by kokoryko Written Mar 12, 2010

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    A strange kiosk
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    In the city centre, on Place Henri Cordesse are two strange small monuments:
    A kiosk-clock, built in local style (roof), funny small monument, but it was not open when I passed by (picture 1);
    A small pillar shaped shrine taken from a church, probably, on the other side of the place, opposite the clock (picture 2).
    Walk slowly in the streets, look up and look at the street lights in perspective (picture 3).
    Well, you will not only walk in the old city, as you will want to go visit the church, located on a small hill, and on the way you will have nice perspectives on the village (picture 4), and have a look at the surroundings.
    I always carry with me a pocket-knife, of course it is always sharp (I love dry sausage and hard cheese), but as a knife-lover (this knife is widely featured on some of my Auvergne travelogues, and my Thiers page tells more about that sort of knives), and when I see a grindstone, I am always tempted to sharpen my knife; there is an antique shop in the main street (picture 5), and here even “antique” grindstones are for sale; Marvejols is a rather sleepy city, and seeing a few shops demonstrates at least it is not a dead city!

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    Explore the streets

    by kokoryko Written Mar 12, 2010

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    Mascaron on a vault
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    You certainly already noticed that the roofs are made with slates in Marvejols; but not only are the slates interesting in their shapes, lay out and rather robust type, you can see on picture 2 the upside down boat shape of the roof; many houses, farms barns of the area have that type of roof shape, and I find them very elegant; these houses are visible outside the centre; let us walk back to the historical centre.
    Some of these old houses are of renaissance style, a bit a rural style, looking more like farm houses rather than mansions. . . but on the vaulted porches of some you can see décor, like this lion on picture 1. Most doors however have a sober simple architecture (picture 3), and the houses are very sober, in general, just raw granite blocks making the solid walls (picture 4); note also that if granite is a good construction material, the locals, very wisely use oak wood for the long lintels, as it is more traction resistant, and use stone for arches or vaults (picture 5); the different styles next to each other look a bit messy, but it has its charm , siding the old streets.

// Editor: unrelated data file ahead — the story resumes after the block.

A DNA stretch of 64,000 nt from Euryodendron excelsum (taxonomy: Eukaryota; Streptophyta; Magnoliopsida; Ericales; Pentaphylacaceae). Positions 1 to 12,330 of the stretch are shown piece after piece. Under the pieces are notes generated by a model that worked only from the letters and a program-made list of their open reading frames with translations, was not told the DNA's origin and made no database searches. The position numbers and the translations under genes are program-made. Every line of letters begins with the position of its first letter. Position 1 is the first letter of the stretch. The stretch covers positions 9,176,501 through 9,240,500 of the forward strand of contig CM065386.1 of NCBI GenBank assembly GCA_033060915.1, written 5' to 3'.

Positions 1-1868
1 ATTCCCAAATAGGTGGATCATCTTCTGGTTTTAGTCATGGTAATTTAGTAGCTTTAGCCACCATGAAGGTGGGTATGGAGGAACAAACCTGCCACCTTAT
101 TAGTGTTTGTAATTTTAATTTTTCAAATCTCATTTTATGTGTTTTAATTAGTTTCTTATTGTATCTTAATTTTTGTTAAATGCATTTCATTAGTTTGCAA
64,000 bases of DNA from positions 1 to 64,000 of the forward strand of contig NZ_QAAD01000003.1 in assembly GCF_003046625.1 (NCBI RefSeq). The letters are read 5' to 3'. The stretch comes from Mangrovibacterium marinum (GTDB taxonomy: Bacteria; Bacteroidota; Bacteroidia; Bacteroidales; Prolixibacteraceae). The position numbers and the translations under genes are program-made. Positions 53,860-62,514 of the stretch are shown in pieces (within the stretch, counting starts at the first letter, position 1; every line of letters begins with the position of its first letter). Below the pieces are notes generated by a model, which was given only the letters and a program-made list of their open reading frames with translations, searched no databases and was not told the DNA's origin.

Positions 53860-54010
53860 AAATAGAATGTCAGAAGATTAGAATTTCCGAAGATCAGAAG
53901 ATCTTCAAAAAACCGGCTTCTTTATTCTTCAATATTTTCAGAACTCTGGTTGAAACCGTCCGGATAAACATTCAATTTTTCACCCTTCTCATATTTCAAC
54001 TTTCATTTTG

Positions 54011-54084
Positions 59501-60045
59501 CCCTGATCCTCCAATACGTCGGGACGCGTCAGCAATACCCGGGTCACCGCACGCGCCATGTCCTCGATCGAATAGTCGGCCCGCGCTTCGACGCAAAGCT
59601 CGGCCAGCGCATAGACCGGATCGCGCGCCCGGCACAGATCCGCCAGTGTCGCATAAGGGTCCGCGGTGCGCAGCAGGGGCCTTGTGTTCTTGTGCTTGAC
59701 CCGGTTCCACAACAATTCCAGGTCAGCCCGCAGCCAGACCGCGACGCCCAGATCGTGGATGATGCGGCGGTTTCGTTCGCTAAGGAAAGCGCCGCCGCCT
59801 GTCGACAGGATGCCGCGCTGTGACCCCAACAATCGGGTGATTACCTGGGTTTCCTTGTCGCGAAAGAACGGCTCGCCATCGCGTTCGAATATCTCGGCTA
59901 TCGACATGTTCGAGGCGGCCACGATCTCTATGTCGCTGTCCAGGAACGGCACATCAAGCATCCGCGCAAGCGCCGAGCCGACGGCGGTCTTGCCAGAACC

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    Walk in the streets

    by kokoryko Written Mar 12, 2010

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    Rue de la r��publique
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    One enjoyable thing to do in an old city is to wander randomly in the streets, and this is even more true in Marvejols, as many streets are so narrow that cars cannot circulate there.
    It must be said that the city is very quiet, and without traffic and crowds, you will have plenty of time to look at the houses, the windows, the architectural details. . . .
    Look how quiet it is, and even the main street (rue de la République) is just a heaven of peace (picture 1), and in the same time, you see there are shops, drying laundry, cafés, and people walking slowly. . . . A bit of coloured houses on this side street (picture 2), various architectural styles. . . Vaulted doors (picture 3) and even “vaulted streets” (picture 4); the only traffic you may have to watch for is made by bicycle riding kids (picture 5). . . . and even, there are not a lot of bikes. . . . so, take your time walking in the streets and look at the doors, windows, roofs. . . . (Next tip).

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    The gates to the city

    by kokoryko Written Mar 12, 2010

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    Porte Soubeyran
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    When you arrive to Marvejols by road, you most probably will first see the impressive Porte de Soubeyran (Soubeyran gate) northern entrance to the old city (picture 1); this gate is one of the three gates left, which were the entrances of the city when it was surrounded by thick and high ramparts. The ramparts have been demolished and removed (under Richelieu, minister of Louis XIII, who ordered in the demolition of most protestant fortresses beginning 17th century, and later with the Revolution), and you can only follow their lay out when walking on the circular streets around the city.
    The Porte des Chanelles is the southern gate (picture 2) and it is built in the same style as the previous one, with two huge roofed towers on each side of a small gothic arch; the windows have probably been widened recently, but the defensive military architecture is still obvious with the machicolation above the gates and the step-outs on top of the towers.
    The Porte du Theron (picture 3), to the South-East, has been largely renovated and the towers contain apartments.
    These gates have not anymore a military use, now, and I like it a lot when they are not “museified”, like in many places; at Porte des Chanelles, the higher levels are apartments and at street level are shops (middle age lingerie?), and even a laundrette (picture 4); and the curious tourist can go for information at the tourist office, located at the feet of Porte de Soubeyran (picture 5).